University Hospital of Wales Paediatric Intensive Care Unit Guideline Printed on Wed 23-jul-08
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Noah's Ark Childrens Hospital for Wales
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Interpretation of acid base results - theory and background

 

Conventional theory

Normal ph is in the range of 7.42 to 7.32

Derangements that are due primarily to fluctuations in the pCO2 are termed "respiratory", all others are "metabolic".

There are 3 major buffer systems in the body:
1. Carbonic acid (pCO2, bicarbonate)
2. Electrolytes (Na, K, Cl, Lactate, Ca, Mg)
3. Weak acids (Albumin)

Other buffers include phosphate, haemoglobin, proteins and ammonia.

In a blood gas bicarbonate and base excess are NOT directly measured. They are calculated from the pH and pCO2 in the Henderson-Hasselbach equation.

Henderson-Hasselbach equation

pH = 6.1 + (HCO3/pCO2 mmHg x 0.003)

However, in-vivo both bicarbonate and base excess do not correlate well with acid base disturbance because they assume that all other blood components and electrolytes are normal which is seldom the case in PICU-patients.

Stewart's strong ion model

In Stewart's strong ion model, the bicarbonate space has to compete with other negatively charged anions in order to maintain electroneutrality.

Stewart's strong ion model:

Na+ + K+ + Ca2+ + Mg2+ = Cl- + HCO3- + Lactate + Albumin

This means:

Interpreting blood gases

Practically, how can you interpret a blood gas?

Chloride

Cl- must always be interpreted relative to Na+.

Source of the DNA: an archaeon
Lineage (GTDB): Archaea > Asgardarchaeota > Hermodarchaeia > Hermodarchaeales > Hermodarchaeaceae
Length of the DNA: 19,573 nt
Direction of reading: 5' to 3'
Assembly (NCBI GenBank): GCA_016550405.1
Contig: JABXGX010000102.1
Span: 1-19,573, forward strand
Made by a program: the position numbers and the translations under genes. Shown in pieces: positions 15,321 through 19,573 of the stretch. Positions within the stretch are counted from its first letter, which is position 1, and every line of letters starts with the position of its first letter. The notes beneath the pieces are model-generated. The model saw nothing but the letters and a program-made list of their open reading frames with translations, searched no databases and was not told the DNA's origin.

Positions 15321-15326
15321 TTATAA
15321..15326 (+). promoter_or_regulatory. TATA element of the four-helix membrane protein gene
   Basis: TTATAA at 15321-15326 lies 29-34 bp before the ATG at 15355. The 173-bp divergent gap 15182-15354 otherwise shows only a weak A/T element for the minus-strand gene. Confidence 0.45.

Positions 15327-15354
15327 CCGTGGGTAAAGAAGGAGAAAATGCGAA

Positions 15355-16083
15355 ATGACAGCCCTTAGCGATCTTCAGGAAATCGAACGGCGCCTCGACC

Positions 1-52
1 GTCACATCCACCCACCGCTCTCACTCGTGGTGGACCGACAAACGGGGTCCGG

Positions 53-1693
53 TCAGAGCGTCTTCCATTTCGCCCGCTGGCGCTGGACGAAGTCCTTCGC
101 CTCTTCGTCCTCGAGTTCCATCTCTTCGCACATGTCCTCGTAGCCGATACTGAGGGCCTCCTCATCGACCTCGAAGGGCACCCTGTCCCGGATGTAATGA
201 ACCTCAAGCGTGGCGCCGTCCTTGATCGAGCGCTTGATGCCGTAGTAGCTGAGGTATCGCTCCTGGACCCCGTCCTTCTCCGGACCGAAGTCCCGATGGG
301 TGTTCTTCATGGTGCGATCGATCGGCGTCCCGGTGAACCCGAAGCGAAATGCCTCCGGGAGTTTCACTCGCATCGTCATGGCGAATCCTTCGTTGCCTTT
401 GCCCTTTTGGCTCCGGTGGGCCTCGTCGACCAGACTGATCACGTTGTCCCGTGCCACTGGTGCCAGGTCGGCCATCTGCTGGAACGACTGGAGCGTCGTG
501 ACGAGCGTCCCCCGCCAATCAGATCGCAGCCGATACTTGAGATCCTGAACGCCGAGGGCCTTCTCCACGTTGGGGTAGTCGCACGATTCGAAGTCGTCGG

The chloride to sodium ratio (Cl- / Na+) is normally between 72-80%
(normal Cl- = 106, normal Na+ =140, 106/140 = 0.75 = 75% )

Chloride is acidifying if Cl/Na >80%, and is alkalizing if Cl/Na <72%

The effect of chloride and sodium on the base excess can be simplified to the following formula: Base excess due to chloride & sodium = Na - Cl - 32

Example:

BE = -10 mEq/L
Na = 140 Cl = 112,
Then chloride accounts for 140 - 112 - 32 = -6 mEq/L
i.e. Chloride is acidifying by 6 mEq/L or 60% of the base excess. The remaining 4mEq/L could be explained by other anionic acids (e.g. lactate)

 

Albumin

Albumin is a weak acid and has a charge in mEq/L of about 25% of the concentration in g/L (i.e. 40g/L has a charge of 10 mEq/L). If albumin is low the base excess will be increased by the alkalinizing effect of low albumin by:

Albumin effect base excess = (42-Albumin (g/L)) x 0.25

 

Example:

BE = - 4 mEq/L
Albumin = 32
Then albumin will reduce base excess by (42 - 32 ) X 0.25 = + 2.5 mEq/L
i.e. Albumin is alkalinizing by 2.5 mEq/L, so true base excess = -6.5 mEq/L

 

 

The anion gap (Na + K) - (CL + HCO3) is also falsely lowered by a low albumin.
To correct the anion gap:

anion gap + (42-albumin (g/L)) x 0.25

Example:

Blood gas / U + Es:

pH 7.03 Na 128
pCO2 3.8 kPa K 4
Bicarbonate 10mmol/l Cl 109
Base Excess -10 mEq/L Alb 24

Calculations:

Cl/Na = 109/128 = 0.85 = 85% (acidifying)

BE chloride = 128 - 109 - 32 = -13 mEq/L

BE albumin = (42-24) x 0.25 = + 4.5 (alkalizing)

BE unmeasured = -10 - (-13) - (+ 4.5) = - 1.5

Anion gap = 128 + 4 - 109 - 10 = 13

Anion gap corrected for albumin = 13 + ((42-24) x 0.25) = 17.5

Interpretation:

Metabolic acidosis (not respiratory since pCO2 is low)
Some respiratory compensation
Severe hyperchloraemia is main cause acidosis
Minimal degree of "tissue" acidosis as anion gap only slightly raised
Albumine is very low and alkalizing by a significant amount (4.5 mEq/L)